Malusi Gigaba. Picture: RUSSELL ROBERTS
Malusi Gigaba. Picture: RUSSELL ROBERTS

TOURISM and travel organisations have welcomed government’s surprise U-turn on elements of the contentious visa regulations, but some have said this has not gone far enough.

Government announced on Friday that some of the more onerous provisions had been eased.

It has been estimated that the regulations caused massive reductions in tourist arrivals to SA, costing the economy billions of rand.

Home Affairs Minister Malusi Gigaba had earlier insisted that the regulations were not negotiable, and were essential for state security and to curb child trafficking.

In-bound travellers accompanied by minor children will no longer be required to produce an unabridged birth certificate and prospective visitors will not have to apply for visas in person.

The concessions are a product of an inter-ministerial committee chaired by Deputy President Cyril Ramaphosa. Home Affairs and Mr Gigaba welcomed the concessions and insisted they did not constitute "loopholes". Tourism Minister Derek Hanekom said the concessions balanced security and child-trafficking issues with easing the burden of visa applications.

Home Affairs said: "In terms of the decision on the requirement for travellers to apply for visas in person in countries where there is no SA mission, the department will receive applications, including by post, and capture travellers’ biometrics on arrival at ports of entry. To address concerns around the geographical spread of countries like China, India and Russia, certain measures will be put in place to ease the process of application, in particular for tourists."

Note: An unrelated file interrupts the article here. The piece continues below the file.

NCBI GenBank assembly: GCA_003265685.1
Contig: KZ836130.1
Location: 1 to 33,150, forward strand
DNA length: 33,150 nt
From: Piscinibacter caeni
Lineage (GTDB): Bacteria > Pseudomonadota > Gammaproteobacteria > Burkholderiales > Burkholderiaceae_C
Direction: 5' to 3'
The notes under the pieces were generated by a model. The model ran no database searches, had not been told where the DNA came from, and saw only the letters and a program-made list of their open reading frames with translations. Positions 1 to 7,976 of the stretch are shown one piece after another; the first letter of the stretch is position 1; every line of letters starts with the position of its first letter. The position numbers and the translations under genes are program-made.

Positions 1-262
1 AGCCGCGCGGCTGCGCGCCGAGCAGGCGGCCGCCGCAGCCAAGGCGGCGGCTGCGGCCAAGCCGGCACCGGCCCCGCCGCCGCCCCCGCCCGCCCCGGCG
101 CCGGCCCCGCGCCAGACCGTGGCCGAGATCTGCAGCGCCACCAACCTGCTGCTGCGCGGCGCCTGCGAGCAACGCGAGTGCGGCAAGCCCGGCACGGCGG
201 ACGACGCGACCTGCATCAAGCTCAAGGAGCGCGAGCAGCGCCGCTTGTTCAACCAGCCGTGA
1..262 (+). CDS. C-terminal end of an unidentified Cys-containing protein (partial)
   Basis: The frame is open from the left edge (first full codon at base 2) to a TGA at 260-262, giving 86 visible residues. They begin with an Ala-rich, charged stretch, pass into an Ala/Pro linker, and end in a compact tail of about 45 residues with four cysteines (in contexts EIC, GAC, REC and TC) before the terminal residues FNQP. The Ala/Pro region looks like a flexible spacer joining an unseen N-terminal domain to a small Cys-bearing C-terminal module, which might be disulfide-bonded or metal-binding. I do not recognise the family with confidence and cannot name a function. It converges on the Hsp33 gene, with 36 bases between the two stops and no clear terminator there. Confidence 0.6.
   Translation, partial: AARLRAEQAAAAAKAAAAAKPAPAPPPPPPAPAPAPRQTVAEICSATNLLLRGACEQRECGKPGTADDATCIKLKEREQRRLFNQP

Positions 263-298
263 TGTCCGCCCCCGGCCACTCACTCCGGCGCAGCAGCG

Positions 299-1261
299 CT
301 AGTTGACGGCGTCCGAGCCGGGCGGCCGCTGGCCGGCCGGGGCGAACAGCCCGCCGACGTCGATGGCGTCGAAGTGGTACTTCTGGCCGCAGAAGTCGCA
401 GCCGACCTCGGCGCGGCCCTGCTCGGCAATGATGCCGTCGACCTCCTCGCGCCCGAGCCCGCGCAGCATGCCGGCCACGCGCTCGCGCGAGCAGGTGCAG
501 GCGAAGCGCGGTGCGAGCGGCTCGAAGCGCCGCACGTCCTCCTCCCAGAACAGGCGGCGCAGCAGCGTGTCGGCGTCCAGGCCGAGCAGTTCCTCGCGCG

Grant Thornton Advisory Services director Lee-Anne Bac said: "We are delighted with the amendments. These changes will make the visa requirements for foreign tourists to South Africa much more streamlined and easier to obtain, thereby ensuring a much simpler process for travellers to our country."

Southern Africa Tourism Services Association CEO David Frost said: "The changes are great news."

World Travel and Tourism Council CEO David Scowsill said it was important that the changes were implemented quickly and efficiently. Democratic Alliance spokesman on tourism James Vos said the concessions amounted to nothing more than a "band aid".

A Grant Thornton report, commissioned by the industry in anticipation of the visa regulations, had predicted that SA would lose 100,000 prospective visitors this year, miss out on R4.1bn in tourist revenue and place 9,300 jobs in jeopardy as a consequence of the onerous travel requirements.